An Ode to Stupid Jargon

blahMy extreme dislike of stupid words began around the time I noticed the first few car dealers replacing their used cars signs with ones that said pre-owned cars.  Put a new word on something, and instantly convince the masses that it’s something different.  The fact that it apparently works doesn’t help.  It just makes me mad at humanity for being as dumb and gullible as they think we are.

Since then, there has been a steady stream of invented words, designed to fool us into all manner of beliefs and action.  Web 2.0, semantic web, thought leader (by far, my most hated), etc.  In real life, when people start talking at me in this language, I belittle them by saying “I don’t understand all these made-up words you’re using.  Can you just talk regular?”  The look on the person’s face and the laughter from anyone who overhears this (some of whom, by now, know it’s coming) almost make it worth it.

It’s harder to stop this semantic madness when you’re reading stuff online or (if you enjoy day old information) in those quaint newspapers.  Over time, you become less sensitive to it, but it remains a mild irritant.  Like shirts with starch in them.  And ties.  I don’t need a neck tie, because I have buttons.  I don’t need to reach out to someone, because I can email them.

I’ve always been a Weird Al fan.  Now, I have another reason to be one.  This is my favorite of the recent Weird Al videos.

weirdal

NOTE: Some stupid deal made by somebody seems to be preventing people from embedding the video, which means we all get forced to the WSJ page to see it.  I just love the way old media tries to apply the old media rules to the web.  It doesn’t make us love you, folks.  It makes us as annoyed as some of the words in the clever music video you are holding hostage.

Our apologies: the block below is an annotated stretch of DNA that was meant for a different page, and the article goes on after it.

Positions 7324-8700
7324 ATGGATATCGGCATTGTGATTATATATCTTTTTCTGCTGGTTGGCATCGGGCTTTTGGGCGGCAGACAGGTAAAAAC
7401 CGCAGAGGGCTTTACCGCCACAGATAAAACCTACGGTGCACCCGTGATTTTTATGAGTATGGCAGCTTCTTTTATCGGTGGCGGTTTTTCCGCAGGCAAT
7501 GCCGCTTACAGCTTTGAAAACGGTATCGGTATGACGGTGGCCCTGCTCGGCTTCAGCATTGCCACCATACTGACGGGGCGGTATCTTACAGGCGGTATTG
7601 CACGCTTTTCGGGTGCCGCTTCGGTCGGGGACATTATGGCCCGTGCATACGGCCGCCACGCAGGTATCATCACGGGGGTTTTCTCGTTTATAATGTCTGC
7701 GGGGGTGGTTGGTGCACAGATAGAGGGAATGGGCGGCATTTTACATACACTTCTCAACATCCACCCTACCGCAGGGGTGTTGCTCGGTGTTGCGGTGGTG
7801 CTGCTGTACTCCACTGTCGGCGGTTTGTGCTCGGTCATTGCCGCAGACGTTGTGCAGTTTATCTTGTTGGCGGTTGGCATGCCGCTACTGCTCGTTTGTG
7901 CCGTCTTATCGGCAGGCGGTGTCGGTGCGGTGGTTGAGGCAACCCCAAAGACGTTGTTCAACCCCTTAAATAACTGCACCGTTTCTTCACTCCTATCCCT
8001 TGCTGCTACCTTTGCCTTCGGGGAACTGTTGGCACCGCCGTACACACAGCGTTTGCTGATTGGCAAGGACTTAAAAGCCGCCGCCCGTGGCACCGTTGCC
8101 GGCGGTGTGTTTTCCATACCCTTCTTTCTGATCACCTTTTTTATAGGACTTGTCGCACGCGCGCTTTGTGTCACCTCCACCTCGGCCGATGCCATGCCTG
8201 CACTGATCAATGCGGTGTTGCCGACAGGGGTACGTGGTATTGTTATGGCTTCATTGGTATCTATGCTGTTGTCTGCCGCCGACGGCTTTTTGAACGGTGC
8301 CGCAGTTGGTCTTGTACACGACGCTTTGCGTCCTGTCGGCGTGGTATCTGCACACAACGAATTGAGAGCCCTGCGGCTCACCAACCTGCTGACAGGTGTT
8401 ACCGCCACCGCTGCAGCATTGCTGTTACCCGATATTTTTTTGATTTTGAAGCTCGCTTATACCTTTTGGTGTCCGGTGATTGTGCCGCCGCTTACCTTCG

Regardless, the video is worth the trip.  Good stuff.

Pre-Owned Cars, Unrequested Fission Surplus and Digital Consumer Enablement

They started calling used cars pre-owned cars as a marketing ploy to make people feel better about buying a used vehicle.  I’m not sure why people needed to feel better about it, but apparently they did.

And I just know I’ll feel a lot better about DRM infested songs if we start calling it Digital Consumer Enablement, or DCE.  I had to check to make sure I wasn’t at The Onion, when I read this nugget:

Speaking at a panel session at the NCTA show in Las Vegas Tuesday, Zitter [HBO’s Chief Technology Officer] suggested that “DCE,” or Digital Consumer Enablement, would more accurately describe technology that allows consumers “to use content in ways they haven’t before,” such as enjoying TV shows and movies on portable video players like  iPods.

No need to worry about all the problems, technological and philosophical, that DRM causes.  Let’s just give it a pretty name and everything will be all right.

As Joey deVilla points out, Mr. Burns would be proud.

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